Uninterrupted power supply with SMPS

Discussion in 'General Electronics Chat' started by PlasmaT, Apr 3, 2015.

  1. PlasmaT

    Thread Starter Member

    Feb 19, 2015
    40
    6
    I want to make an uninterrupted power supply system for my (future :)) home automation system.
    Currently I have a 12V 5A SMPS. I plan to use 3.7v Li-ion batteries or lead acid batteries as the backup power source.

    I have looked up many uninterrupted power supply circuit diagrams and they are all meant for a linear power supply system.

    My concern is whether I can use the same circuit diagram with the the SMPS ?.


    The basic system will be as this:
    http://s.eeweb.com/members/circuit_...wer-supply-ups-circuit-diagram-1326212995.gif

    Thanks,
     
  2. Ramussons

    Active Member

    May 3, 2013
    557
    92
    When you refer to a UPS, what IS the Uniterrupted Supply? 110/220 Volts AC or some DC voltage? What is the Power Required?

    A UPS for an AC supply will have an Invertor ( PWM type in your case ), a Battery and a Switched Mode Battery Charger - all commercially available. You only need to integrate them for your needs.

    Details of your requirement will give you more inputs from other members.
     
  3. PlasmaT

    Thread Starter Member

    Feb 19, 2015
    40
    6
    The uninterrupted supply is for a micro controller, few surveillance devices and and some low power LEDs .
    Power requirement is 12V and maximum 5A. When there is mains power the systems runs on the power supply unit and during power failure it should power up the system from a from a battery pack. Of course I will be adding a separate battery charging module as well.
     
  4. Reloadron

    Active Member

    Jan 15, 2015
    963
    232
    You have a few options. You currently have a SMPS is my read:
    Would that be powered by Mains power and what is your normal mains power? For example UK 240 Volts or US 120 Volts? Either way it leaves you open to simply buy a UPS based on your needs. For example a 12 Volt 5 Amp SMPS is a 60 Watt unit and running on 120 VAC will typically draw about 0.5 Amps or running on 240 VAC about 0.250 Amps. I did not take into consideration the inefficiency of the SMPS but for now close enough. To have power for certain things when the mains fail is always very nice. However, you need to determine how long at worst case, you want to have backup power? First we determine how much power will satisfy your needs, then for how long you want that power to last before your battery calls it a day and checks out. :)
    Anyway, a store bought off the shelf UPS will afford you mains type (similar) power to support your existing SMPS assuming it is mains powered, in addition to any other mains powered small utilities in the event of a mains failure.

    Another option is a circuit similar to what you posted. A Google of "battery backup power supply circuit" will bring up a dozen or more circuits similar to what you posted with many including a charger system which will maintain a float charge on your battery. Again, you need to determine the battery size based on how long, worst case, you expect the system to deliver power? Personally looking at your 12 Volt @ 5 Amps as a maximum I would run with a 12 volt lead acid deep discharge battery similar to those used in RV (Recreational Vehicle) and Marine applications.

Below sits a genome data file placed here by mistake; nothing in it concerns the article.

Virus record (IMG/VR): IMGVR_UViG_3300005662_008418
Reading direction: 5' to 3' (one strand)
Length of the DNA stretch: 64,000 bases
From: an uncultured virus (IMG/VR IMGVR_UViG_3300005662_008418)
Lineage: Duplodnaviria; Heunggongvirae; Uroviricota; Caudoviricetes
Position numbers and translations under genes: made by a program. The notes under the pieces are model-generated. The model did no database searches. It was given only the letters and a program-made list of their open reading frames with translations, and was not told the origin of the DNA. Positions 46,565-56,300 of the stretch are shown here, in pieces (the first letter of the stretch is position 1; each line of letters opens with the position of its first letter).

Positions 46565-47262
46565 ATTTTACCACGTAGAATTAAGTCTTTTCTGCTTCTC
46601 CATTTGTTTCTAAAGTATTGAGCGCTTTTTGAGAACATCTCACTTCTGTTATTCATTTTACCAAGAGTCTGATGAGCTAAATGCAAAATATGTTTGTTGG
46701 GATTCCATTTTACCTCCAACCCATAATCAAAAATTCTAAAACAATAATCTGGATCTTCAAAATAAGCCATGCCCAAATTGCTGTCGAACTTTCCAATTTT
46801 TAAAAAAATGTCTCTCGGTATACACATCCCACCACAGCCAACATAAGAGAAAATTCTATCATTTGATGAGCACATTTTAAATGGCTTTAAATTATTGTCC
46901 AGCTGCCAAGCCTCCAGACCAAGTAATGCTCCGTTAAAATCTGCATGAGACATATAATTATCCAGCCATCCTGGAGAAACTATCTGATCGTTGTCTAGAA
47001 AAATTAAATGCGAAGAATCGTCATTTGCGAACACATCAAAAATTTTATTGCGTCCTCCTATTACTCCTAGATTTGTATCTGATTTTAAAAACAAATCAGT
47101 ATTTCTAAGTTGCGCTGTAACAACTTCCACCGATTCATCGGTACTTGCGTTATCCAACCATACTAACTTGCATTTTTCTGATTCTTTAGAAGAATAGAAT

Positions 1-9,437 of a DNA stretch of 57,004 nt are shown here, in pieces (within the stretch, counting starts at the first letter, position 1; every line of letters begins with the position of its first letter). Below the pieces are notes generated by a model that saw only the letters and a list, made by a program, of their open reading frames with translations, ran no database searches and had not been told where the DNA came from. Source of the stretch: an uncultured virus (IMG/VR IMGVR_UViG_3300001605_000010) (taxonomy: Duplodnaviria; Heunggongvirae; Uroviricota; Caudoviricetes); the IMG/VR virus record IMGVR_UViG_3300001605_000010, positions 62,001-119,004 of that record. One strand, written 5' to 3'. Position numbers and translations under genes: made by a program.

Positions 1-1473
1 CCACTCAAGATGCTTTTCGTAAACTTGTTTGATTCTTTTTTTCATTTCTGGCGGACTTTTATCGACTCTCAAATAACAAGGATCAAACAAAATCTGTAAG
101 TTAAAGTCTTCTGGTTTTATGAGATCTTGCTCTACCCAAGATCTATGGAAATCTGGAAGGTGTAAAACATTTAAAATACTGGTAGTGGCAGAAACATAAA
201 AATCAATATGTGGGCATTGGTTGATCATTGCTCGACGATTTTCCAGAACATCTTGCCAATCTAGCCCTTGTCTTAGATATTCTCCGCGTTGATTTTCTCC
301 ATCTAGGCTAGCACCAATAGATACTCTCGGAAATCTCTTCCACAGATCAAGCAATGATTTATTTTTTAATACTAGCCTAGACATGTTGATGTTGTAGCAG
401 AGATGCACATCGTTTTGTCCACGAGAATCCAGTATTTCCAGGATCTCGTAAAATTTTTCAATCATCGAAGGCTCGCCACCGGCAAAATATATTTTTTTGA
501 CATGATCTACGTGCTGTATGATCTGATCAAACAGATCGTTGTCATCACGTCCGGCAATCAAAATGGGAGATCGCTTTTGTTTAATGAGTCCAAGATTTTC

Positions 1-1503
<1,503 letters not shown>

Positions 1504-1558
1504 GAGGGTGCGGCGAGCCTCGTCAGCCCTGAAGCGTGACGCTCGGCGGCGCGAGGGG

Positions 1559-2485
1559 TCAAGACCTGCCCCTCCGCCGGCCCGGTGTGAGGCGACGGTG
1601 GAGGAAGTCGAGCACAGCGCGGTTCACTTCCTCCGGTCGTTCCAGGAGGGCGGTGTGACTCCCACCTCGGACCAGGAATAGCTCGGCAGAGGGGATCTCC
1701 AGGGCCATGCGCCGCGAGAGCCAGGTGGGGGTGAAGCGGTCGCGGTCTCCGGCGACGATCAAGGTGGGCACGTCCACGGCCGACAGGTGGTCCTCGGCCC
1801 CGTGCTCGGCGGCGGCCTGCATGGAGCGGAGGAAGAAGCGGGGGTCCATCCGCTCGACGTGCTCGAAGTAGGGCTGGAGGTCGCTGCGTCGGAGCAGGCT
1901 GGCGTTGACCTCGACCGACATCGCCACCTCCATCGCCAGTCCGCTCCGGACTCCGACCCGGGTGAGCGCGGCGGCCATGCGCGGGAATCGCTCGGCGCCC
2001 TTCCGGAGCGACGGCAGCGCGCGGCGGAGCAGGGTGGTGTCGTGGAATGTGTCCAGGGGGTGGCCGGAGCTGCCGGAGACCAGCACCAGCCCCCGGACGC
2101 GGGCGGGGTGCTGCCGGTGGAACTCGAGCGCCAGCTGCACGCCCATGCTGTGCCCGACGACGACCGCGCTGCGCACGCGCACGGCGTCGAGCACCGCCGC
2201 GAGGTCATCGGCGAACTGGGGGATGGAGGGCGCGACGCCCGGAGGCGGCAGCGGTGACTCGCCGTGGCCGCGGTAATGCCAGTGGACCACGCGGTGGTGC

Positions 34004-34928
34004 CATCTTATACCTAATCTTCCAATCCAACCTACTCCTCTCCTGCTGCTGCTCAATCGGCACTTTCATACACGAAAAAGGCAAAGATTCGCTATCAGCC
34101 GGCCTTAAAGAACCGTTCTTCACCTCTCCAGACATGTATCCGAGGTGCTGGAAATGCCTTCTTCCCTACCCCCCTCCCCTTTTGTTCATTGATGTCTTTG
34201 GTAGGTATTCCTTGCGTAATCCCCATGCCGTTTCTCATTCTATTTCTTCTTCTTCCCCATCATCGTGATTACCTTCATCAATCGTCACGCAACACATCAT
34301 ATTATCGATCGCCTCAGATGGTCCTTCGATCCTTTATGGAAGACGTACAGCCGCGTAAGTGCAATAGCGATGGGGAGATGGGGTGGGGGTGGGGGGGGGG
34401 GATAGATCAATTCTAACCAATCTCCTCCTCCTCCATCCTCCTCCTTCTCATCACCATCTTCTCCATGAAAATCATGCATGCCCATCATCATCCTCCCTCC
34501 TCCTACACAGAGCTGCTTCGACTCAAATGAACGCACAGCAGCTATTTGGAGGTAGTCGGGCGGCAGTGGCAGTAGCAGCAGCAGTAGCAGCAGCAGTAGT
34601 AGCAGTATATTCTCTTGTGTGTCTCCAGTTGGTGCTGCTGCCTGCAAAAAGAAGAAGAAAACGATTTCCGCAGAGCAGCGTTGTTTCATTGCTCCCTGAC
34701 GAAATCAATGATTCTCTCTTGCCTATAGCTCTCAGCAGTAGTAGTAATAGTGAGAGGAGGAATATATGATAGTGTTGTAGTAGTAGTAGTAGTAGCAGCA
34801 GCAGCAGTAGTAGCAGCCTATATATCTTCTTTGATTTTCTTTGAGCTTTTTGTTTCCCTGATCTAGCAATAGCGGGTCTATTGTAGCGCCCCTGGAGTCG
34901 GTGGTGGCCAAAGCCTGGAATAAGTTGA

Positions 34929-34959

What you want or need really isn't all that difficult to build. You just need to figure what the max power demand would be and how long you want power available during a mains failure.

    Ron
     
  5. Ramussons

    Active Member

    May 3, 2013
    557
    92
    Is 12 Volts a Nominal voltage? How high can you go? 14 Volts? Minimum 11.5?
    If yes to both answers, get a 12 volts battery charger with a 15 amps capacity. Simply float a 100 AH battery across the 12 volts. A 100 AH battery will comfortably support 20 hours backup. This is the simplest solution.

    You can opt for a more sophisticated solution with a Float and Boost Charger that monitors the battery status independently for a longer battery life - may not be required in your case.
     
    PlasmaT likes this.
  6. PlasmaT

    Thread Starter Member

    Feb 19, 2015
    40
    6
    Thanks Ramussons and Ron. The SMPS I got is 12V, so I guess I cannot go high, or Can I?, or may be I should use a boost converter right?

    At worst case, the backup power should last for 2 to 3 day or so. In case I am out of the house, I might want to switch off the mains, but still keep the surveillance system running. It may be put on standby, so I can keep the average current consumption to less than 0.5Amp, so that means 36Ah capacity for 3 days.

    Anyway, my main question still remains, "can I use the SMPS instead of the Linear PS as indicated int the circuit"

    Since SMPS regulates using the feedback from the output, with the battery connected will the SMPS give up and let the battery carry on although the mains power is available? I am a bit reluctant to practically try this :rolleyes: I don't want to blow things up.

    Thanks,
     
  7. Reloadron

    Active Member

    Jan 15, 2015
    963
    232
    Yes! :)

    You can use your SMPS it won't matter. Just make sure you have a large enough capacity battery. The circuit you posted would work fine using your SMPS just fine or any like circuit.

    Ron
     
    PlasmaT likes this.
  8. PlasmaT

    Thread Starter Member

    Feb 19, 2015
    40
    6
    Thanks Ron for giving me the confidence.:)
     
  9. alfacliff

    Well-Known Member

    Dec 13, 2013
    2,449
    428
    is your 12 volt smps 12 out, 12 in, or both? you cant run a 120 volt input smps on 12 and expect it to output `anything.
     
  10. PlasmaT

    Thread Starter Member

    Feb 19, 2015
    40
    6
    Well... The PS I got is the same as this [​IMG]power supply. I ll be using it on a 220V AC mains.
     
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